Unofficial vote results shows slim margin accept final offer

Last Wednesday college faculty voted on the colleges' final offer, with a slim majority — 51.25 per cent — voting in favour of the deal.

However, these results are not final yet.

A number of college faculty members can vote by mail-in votes. Over 300 ballots are still waiting to be received and counted, states the Ontario Public Service Employees Union website.

The official results may not be known for about two weeks which means students will still be waiting anxiously for the final verdict.

If it turns out that these extra ballots swing the vote and the offer is ultimately rejected, the union will then determine a new strike date and the two sides will move forward with more negotiation.

Ted Montgomery, chair of the OPSEU bargaining team for the faculty, says that the union will have to get a clear determination of the final vote count before any decisions are made.OPSEU Local 110 had anticipated that Fanshawe faculty would be more in favour of accepting the offer, said chief steward Darryl Bedford.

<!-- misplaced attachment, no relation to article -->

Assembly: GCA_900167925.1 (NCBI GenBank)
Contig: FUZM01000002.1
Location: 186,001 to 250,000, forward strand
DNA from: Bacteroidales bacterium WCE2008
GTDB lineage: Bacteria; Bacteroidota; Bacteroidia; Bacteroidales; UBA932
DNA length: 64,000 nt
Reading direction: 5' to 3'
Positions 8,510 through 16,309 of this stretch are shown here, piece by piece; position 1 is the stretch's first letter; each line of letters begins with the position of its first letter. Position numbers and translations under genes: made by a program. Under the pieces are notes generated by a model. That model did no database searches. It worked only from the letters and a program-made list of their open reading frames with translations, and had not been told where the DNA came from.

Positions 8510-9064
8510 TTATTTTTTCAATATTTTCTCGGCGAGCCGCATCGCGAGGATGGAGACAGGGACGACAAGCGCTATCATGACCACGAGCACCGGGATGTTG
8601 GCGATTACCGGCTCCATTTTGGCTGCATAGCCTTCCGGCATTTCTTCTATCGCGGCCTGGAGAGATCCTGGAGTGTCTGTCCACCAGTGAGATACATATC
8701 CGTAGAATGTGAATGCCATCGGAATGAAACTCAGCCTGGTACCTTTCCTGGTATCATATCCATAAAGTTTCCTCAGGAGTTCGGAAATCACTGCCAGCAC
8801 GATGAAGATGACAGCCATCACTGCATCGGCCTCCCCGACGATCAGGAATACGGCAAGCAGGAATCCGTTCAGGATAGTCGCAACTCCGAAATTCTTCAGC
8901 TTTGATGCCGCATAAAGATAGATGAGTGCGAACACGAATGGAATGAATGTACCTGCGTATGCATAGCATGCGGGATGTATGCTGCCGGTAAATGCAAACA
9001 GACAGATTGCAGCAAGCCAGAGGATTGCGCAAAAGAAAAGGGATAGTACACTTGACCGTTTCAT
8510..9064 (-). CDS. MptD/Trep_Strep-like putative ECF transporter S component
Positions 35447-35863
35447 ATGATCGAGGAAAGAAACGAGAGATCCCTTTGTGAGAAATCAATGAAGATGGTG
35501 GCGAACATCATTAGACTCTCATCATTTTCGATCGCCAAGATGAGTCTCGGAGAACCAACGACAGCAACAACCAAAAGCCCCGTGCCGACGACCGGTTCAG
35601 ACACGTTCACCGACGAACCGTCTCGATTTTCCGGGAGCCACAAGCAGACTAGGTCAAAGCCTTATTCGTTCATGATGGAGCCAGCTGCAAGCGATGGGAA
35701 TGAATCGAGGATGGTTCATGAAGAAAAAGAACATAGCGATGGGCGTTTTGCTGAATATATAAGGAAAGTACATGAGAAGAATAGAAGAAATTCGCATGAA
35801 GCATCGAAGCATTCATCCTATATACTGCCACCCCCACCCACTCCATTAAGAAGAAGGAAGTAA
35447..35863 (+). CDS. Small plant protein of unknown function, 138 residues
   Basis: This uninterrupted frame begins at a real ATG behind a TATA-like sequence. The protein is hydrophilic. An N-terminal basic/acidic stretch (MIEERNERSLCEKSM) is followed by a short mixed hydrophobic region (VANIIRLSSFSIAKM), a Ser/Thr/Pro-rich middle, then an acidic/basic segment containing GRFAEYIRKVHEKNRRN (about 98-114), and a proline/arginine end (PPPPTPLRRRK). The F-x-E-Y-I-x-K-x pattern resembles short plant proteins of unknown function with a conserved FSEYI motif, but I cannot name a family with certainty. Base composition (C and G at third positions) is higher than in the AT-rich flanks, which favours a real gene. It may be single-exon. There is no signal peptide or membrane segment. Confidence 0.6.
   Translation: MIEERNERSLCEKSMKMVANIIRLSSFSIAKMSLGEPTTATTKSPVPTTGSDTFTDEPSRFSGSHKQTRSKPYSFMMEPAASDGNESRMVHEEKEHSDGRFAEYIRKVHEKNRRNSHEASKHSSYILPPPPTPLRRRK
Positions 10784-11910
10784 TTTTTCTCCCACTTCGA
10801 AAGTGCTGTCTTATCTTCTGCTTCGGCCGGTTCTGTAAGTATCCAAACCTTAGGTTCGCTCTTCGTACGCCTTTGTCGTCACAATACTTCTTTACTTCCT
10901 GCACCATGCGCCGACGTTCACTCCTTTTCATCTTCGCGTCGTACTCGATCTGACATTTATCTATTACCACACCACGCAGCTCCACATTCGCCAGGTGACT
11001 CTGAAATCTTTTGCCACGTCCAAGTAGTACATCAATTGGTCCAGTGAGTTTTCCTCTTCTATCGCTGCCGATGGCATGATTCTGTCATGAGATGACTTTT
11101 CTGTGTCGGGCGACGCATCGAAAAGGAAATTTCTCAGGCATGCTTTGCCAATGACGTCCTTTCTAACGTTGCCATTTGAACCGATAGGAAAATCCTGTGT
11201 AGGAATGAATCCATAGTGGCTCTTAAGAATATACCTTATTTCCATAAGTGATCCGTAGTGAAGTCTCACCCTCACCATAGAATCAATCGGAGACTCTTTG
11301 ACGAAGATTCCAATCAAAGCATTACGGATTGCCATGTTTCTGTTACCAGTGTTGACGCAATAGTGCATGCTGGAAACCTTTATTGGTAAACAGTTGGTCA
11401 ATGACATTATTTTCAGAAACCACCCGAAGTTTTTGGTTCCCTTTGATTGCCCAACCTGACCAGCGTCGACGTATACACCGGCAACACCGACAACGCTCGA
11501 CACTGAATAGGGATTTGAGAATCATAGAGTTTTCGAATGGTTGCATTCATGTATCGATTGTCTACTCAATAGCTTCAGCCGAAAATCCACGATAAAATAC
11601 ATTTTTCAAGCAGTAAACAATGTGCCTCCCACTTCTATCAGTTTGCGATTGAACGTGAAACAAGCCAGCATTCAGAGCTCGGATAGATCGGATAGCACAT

“We thought it would be close...with the things that happened in London, with the LTC strike,” he said.

He also added it was “possible” that the affect another strike would have on students was also factored in.

While the contentious issues have been skirted for now, the results clearly don't demonstrate overwhelming support — which may mean the same issues of salary and workload could pop up again and in a stronger way.

“It's entirely possible the same issues will come up again,” said Bedford. “We are in for a tumultuous period.”

“But you work with the contract you have, not the contract you wish you had.”

Howard Rundle, president of Fanshawe College, believes these issues will not be focal points in future negotiations.

“I'm not too worried. Fundamentally, these were not huge issues for the faculty as you can see with the vote,” he said, explaining there would've been a clear rejection of the offer otherwise. “Once the faculty works under the contract for three years...there will be nothing to be concerned about.”

“I think the issues will evaporate.”

Classes will continue to run as normal. Any strike that may happen is still a last option, if binding arbitration fails.

But at this point, it will take quite a few votes to change the current outcome, said Rundle.

“I would hope in the end there won't be a strike,” he said. “There needs to be a pretty massive turnaround to turn it into a strike.”

Both sides will now await the official province-wide results that must be certified after a review by the Ontario Labour Relations Board.